If your main obstacle to mastering the homemade lunch game is time, joining a local CSA is a great option for accessing healthy ingredients without a weekly trip to the store, all while supporting your local farmers and businesses. When you join a CSA, you purchase a share of vegetables from a local farm or group of farms, many of which will deliver directly to your home. These memberships are a fabulous way to save money on fresh ingredients while experiencing new, seasonal produce you might not otherwise pick up. Add all of these local goodies to a big, leafy lunch salad, or roast them with olive oil to serve over rice or pasta, and you’ll have a number of healthy, satisfying meals that didn’t break the bank or require a significant time investment. For a list of local CSAs that will deliver to you, check out this site.
Mix and Match
While prepping homemade lunches shouldn’t take up a huge chunk of your day, you will have to dedicate a small period of time each week to getting your meals ready for the days ahead. Set aside an hour each week—we’d suggest Sunday evening—to prepping bigger batches of some basic ingredients, such as roasted vegetables, cooked chicken breast, a simple red sauce, a classic vinaigrette, a big batch of rice, or whatever you’re currently craving.
For some, meal prepping and packing the same dish to eat every day that week is the best option for spending as little time and effort as possible on daily lunches. However, for those who need a little variety, having some of these fundamental ingredients pre-made in the fridge will make throwing together a tasty, filling lunch in minutes a breeze. By having mix-and-matchable ingredients like pasta, basic proteins, and vegetables prepped and ready to go in the fridge, your options for delicious lunch combinations will be endless.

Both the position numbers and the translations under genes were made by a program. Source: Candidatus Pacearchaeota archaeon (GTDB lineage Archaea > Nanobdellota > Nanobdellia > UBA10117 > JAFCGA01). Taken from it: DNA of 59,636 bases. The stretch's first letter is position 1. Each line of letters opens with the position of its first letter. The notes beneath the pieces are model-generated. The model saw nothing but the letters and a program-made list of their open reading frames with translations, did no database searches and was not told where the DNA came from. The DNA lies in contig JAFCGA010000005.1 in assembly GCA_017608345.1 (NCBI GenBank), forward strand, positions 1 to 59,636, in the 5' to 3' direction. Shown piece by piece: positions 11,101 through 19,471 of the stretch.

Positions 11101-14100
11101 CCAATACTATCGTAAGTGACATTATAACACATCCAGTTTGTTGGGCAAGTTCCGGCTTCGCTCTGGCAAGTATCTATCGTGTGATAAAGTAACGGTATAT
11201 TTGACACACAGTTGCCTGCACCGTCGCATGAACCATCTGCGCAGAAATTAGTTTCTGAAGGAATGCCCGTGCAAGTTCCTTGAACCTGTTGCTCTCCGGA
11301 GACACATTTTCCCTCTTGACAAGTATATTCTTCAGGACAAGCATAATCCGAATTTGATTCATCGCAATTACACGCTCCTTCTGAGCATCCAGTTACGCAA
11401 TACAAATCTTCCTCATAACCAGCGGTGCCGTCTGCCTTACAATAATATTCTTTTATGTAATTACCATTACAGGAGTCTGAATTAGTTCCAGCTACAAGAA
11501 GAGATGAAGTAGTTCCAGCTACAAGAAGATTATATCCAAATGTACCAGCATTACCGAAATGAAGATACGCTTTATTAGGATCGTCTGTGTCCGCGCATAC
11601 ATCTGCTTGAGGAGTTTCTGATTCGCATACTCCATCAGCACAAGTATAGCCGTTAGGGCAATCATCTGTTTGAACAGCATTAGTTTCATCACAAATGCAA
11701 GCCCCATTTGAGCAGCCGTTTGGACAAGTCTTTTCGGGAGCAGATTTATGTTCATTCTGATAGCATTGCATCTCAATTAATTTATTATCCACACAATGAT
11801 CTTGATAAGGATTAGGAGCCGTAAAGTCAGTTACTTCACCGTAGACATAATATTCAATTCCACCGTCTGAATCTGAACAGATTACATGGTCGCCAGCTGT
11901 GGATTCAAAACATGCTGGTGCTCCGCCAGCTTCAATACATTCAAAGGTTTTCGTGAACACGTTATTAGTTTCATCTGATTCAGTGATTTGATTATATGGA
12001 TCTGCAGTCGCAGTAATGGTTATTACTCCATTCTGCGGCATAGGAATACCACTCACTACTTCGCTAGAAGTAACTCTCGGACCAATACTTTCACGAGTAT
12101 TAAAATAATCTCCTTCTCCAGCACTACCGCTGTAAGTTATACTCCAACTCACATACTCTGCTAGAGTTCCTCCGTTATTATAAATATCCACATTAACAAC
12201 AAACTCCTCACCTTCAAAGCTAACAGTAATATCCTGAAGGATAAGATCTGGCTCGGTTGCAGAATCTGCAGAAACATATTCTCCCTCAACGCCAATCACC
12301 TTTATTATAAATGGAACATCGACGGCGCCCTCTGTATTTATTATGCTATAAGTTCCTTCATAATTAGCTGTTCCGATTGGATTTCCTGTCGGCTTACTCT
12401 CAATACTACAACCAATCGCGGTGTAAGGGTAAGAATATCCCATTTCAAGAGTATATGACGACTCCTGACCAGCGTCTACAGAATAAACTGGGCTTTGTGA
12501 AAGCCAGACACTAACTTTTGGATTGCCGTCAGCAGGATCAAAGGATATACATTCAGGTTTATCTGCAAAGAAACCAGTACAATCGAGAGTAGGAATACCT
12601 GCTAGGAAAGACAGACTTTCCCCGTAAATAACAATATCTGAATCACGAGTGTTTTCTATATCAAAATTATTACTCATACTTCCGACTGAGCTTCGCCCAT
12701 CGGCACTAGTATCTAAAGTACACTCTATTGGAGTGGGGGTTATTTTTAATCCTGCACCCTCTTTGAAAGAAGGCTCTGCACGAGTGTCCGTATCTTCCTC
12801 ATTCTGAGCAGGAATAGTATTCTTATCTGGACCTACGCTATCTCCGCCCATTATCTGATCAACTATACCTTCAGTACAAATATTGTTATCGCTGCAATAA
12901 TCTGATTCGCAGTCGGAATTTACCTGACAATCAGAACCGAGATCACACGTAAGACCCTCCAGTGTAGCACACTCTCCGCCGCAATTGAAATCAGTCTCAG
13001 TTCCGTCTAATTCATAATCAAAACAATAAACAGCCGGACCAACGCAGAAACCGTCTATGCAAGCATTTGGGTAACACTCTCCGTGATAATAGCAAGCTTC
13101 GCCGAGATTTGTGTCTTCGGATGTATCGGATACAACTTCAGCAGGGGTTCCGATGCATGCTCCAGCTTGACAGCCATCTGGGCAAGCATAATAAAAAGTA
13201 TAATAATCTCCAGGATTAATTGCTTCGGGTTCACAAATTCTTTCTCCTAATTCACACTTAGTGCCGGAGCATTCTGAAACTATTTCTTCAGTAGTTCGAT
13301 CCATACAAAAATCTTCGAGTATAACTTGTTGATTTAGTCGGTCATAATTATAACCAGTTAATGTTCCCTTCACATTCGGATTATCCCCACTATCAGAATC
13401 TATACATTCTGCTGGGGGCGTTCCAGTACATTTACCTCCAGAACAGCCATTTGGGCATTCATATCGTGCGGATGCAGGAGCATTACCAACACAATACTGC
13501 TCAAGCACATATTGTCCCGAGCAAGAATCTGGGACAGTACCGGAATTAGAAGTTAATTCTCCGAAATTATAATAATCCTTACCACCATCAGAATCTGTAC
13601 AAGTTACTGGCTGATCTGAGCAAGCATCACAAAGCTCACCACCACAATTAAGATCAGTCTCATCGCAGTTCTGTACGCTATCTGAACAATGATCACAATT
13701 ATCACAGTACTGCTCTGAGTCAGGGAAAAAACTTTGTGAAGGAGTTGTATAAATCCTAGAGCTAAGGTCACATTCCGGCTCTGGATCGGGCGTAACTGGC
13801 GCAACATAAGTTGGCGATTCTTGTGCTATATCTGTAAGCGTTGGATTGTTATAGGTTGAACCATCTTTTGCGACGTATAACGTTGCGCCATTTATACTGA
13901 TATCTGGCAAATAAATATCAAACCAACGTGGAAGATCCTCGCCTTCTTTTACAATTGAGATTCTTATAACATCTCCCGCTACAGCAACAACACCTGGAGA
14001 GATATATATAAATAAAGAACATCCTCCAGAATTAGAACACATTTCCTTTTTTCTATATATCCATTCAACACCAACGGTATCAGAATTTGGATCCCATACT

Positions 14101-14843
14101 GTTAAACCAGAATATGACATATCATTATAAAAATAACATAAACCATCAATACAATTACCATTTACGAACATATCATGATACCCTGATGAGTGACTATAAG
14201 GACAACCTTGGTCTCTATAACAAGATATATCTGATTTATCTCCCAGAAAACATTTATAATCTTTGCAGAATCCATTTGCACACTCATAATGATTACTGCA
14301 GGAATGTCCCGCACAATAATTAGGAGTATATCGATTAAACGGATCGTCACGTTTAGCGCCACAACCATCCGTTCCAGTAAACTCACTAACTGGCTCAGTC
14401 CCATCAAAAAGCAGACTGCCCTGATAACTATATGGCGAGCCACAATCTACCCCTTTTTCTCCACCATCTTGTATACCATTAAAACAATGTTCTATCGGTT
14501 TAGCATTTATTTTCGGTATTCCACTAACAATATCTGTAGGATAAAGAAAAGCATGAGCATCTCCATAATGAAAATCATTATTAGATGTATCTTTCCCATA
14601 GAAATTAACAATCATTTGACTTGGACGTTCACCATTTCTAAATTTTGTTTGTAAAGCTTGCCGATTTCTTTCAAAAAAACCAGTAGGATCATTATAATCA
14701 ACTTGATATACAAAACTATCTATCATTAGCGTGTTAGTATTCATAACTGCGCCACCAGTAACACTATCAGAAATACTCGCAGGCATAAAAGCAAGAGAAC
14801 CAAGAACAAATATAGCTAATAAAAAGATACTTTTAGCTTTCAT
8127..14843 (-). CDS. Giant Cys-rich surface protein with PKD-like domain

Prep Freezer-Friendly Batches
Another way to cut your prep time down significantly is to create freezer-friendly meals that are easy to grab-and-go and will only require you to prep them once or twice a month. The perfect dishes for freezer meals are soups and stews—which particularly come in handy during the colder months. Make a big batch of your favorite soup at the start of the month and freeze it into individual portions using our guide to freezing and reheating every kind of soup. Or, do the same with your favorite prepared meals. Though this method will take a little extra time and effort in the initial prepping process, it will lend you serious peace of mind and extra time down the line.
Become a Discount Expert
Once you’re in the groove of making healthy, satisfying work lunches daily, take your money saving prowess one step further by becoming a master of the discount. Use your favorite coupon apps to keep an eye out for the best prices on essential ingredients you use throughout the week and month. Turn your couponing into a game, trying to one-up yourself on how much money you can save on your homemade lunches from month to month. If you have a particularly frugal month, use your extra savings to treat yourself to a nice meal… or a bottle of wine. You’ve earned it.